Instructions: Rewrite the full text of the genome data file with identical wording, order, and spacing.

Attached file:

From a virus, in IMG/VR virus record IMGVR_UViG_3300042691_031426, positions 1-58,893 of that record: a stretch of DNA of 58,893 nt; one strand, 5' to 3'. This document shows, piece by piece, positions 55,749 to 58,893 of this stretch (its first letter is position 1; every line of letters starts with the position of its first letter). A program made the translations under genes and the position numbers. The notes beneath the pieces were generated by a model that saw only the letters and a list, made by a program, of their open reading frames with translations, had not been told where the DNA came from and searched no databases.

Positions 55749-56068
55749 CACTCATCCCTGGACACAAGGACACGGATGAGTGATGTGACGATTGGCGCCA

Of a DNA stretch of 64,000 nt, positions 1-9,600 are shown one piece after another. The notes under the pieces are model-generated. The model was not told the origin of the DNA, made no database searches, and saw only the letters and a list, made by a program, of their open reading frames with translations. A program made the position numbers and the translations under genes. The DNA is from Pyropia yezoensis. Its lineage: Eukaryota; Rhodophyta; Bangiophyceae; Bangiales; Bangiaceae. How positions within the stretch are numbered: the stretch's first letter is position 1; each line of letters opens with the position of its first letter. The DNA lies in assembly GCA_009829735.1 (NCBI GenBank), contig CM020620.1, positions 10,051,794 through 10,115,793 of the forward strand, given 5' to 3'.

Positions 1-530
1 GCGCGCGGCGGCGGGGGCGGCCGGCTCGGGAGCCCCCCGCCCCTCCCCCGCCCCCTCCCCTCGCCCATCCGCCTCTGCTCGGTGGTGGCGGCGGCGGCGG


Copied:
From a virus, in IMG/VR virus record IMGVR_UViG_3300042691_031426, positions 1-58,893 of that record: a stretch of DNA of 58,893 nt; one strand, 5' to 3'. This document shows, piece by piece, positions 55,749 to 58,893 of this stretch (its first letter is position 1; every line of letters starts with the position of its first letter). A program made the translations under genes and the position numbers. The notes beneath the pieces were generated by a model that saw only the letters and a list, made by a program, of their open reading frames with translations, had not been told where the DNA came from and searched no databases.

Positions 55749-56068
55749 CACTCATCCCTGGACACAAGGACACGGATGAGTGATGTGACGATTGGCGCCA

Of a DNA stretch of 64,000 nt, positions 1-9,600 are shown one piece after another. The notes under the pieces are model-generated. The model was not told the origin of the DNA, made no database searches, and saw only the letters and a list, made by a program, of their open reading frames with translations. A program made the position numbers and the translations under genes. The DNA is from Pyropia yezoensis. Its lineage: Eukaryota; Rhodophyta; Bangiophyceae; Bangiales; Bangiaceae. How positions within the stretch are numbered: the stretch's first letter is position 1; each line of letters opens with the position of its first letter. The DNA lies in assembly GCA_009829735.1 (NCBI GenBank), contig CM020620.1, positions 10,051,794 through 10,115,793 of the forward strand, given 5' to 3'.

Positions 1-530
1 GCGCGCGGCGGCGGGGGCGGCCGGCTCGGGAGCCCCCCGCCCCTCCCCCGCCCCCTCCCCTCGCCCATCCGCCTCTGCTCGGTGGTGGCGGCGGCGGCGG